Lebanese Journalists Under Fire During Protests Need Protection

Published June 15th, 2020 - 09:19 GMT
 (Shutterstock)
(Shutterstock)
Highlights
Local press freedom NGO Samir Kassir Eyes reported that at least six journalists were attacked while covering protests Thursday and Friday.

Information Minister Manal Abdel-Samad said Monday that she will ask security forces to step up their protection of journalists, after media workers were injured while covering the weekend's protests.

“What happened on [June] 6 was repeated on June 11 and 12, with some young people damaging public and private property, and also hurting some media workers,” Abdel-Samad told local TV channel NBN.

“The media is always a scapegoat. I will ask at Cabinet’s meeting for journalists to be protected by security services during the coverage of events,” she added.

Several journalists were injured after demonstrators in Beirut and Tripoli toward the end of last week.

Local press freedom NGO Samir Kassir Eyes reported that at least six journalists were attacked while covering protests Thursday and Friday.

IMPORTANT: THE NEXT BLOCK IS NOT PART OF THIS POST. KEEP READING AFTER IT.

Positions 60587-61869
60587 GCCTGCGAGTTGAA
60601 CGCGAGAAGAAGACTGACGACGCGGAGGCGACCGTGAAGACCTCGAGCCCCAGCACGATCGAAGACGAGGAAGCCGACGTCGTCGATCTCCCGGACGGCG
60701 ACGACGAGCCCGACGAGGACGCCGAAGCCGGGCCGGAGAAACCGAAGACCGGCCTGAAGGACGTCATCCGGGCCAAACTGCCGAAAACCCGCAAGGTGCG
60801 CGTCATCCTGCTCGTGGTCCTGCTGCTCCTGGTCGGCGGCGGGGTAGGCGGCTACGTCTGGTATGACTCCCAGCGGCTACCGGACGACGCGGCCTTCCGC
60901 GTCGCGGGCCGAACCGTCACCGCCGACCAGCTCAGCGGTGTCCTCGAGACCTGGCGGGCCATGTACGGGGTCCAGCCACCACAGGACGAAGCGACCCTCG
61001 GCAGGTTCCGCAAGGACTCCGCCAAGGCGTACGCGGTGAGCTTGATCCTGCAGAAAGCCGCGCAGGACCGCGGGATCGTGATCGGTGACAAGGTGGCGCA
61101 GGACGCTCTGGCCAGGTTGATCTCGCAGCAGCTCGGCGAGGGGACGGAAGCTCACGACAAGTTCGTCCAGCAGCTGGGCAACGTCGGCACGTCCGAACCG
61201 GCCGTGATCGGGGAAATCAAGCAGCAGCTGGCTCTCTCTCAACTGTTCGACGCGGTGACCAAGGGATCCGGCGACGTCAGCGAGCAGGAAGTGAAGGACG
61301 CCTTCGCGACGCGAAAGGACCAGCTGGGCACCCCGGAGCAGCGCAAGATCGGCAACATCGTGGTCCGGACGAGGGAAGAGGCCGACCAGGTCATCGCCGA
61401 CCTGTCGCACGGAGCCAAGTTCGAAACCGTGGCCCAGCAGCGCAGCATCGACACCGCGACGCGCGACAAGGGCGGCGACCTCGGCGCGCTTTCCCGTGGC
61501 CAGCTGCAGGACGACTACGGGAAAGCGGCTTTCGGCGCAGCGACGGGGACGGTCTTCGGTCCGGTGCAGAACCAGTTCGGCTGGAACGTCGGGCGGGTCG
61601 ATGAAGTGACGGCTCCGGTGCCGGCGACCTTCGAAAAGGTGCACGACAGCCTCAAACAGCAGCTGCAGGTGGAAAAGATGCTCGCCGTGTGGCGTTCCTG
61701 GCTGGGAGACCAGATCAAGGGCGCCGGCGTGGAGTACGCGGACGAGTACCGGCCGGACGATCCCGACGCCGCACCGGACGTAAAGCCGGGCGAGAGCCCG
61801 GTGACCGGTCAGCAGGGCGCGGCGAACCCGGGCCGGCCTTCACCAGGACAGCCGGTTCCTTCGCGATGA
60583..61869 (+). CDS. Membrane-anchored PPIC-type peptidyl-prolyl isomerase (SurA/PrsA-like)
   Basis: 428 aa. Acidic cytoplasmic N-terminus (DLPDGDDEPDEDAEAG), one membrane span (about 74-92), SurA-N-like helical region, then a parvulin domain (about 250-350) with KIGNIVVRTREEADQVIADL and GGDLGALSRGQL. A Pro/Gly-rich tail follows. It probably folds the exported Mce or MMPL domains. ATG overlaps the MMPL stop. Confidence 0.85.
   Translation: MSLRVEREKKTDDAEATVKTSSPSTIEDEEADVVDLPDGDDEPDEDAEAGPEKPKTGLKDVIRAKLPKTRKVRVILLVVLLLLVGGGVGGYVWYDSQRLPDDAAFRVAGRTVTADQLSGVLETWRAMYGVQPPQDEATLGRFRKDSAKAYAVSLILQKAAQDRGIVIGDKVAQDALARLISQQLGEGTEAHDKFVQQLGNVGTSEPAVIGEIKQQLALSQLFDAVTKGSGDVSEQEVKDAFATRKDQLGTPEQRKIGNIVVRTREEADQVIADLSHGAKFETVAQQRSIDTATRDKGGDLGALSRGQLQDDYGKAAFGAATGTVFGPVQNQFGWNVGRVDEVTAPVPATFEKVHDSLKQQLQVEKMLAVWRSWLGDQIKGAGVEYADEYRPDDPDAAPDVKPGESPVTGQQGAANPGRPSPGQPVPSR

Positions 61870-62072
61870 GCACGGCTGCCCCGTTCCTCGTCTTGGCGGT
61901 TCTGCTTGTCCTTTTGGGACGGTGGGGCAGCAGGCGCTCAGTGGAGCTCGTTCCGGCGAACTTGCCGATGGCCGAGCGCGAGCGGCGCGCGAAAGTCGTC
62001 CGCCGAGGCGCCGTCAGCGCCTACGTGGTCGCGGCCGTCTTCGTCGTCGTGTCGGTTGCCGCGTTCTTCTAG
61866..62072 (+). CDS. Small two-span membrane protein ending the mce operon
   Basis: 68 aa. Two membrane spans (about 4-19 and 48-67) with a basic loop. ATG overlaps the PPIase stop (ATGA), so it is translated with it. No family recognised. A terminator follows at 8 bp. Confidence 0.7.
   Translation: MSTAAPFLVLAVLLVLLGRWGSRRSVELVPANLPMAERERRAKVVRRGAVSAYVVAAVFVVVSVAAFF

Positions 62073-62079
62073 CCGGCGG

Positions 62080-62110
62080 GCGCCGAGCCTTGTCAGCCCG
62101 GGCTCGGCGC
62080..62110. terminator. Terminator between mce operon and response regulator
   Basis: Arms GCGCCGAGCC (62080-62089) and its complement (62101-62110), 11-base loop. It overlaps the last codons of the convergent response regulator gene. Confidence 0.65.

Al-Jadeed reporter Layal Saad was hit in the head with a stone in central Beirut Friday. A protester also threw a stone directly at LBCI correspondent Raneem Bou Khzam that night in Beirut.

Rioters harassed MTV reporter Joyce Akiki in central Beirut Thursday night as they were burning a bank. They allegedly took the microphone from her hand and cursed the channel, while grabbing the camera to prevent filming.

A Military Intelligence officer also tried twice to hit journalist Elsy Moufarrej outside the Justice Palace in Beirut as she was trying to film the officer attacking an activist. AFP journalist Dylan Collins was also prevented from filming a scuffle in front of the Burj al-Ghazal building in Beirut.

In Tripoli, MTV reporter Alain Dergham was hit in the foot with a stone.

Abdel-Samad said that she “rejects attacks on any media worker” and that she had called an emergency meeting of the National Media Council to find out what happened.

She echoed Prime Minister Hassan Diab’s assertion that the protests were being steered off course by party partisans.

“What happened June 6 last was anticipated ... There is no doubt that we went over a number of possible bumps and that may come again, so we must be proactive and we must prevent infiltrators from exploiting the worthy goals of the [protest] movement,” she said.

Diab made a thinly veiled attack on former Prime Minister Saad Hariri’s Future Movement Saturday, implying that party activists had “pumped rumors and caused a major crisis that pushed people into the street.”

This article has been adapted from its original source.     


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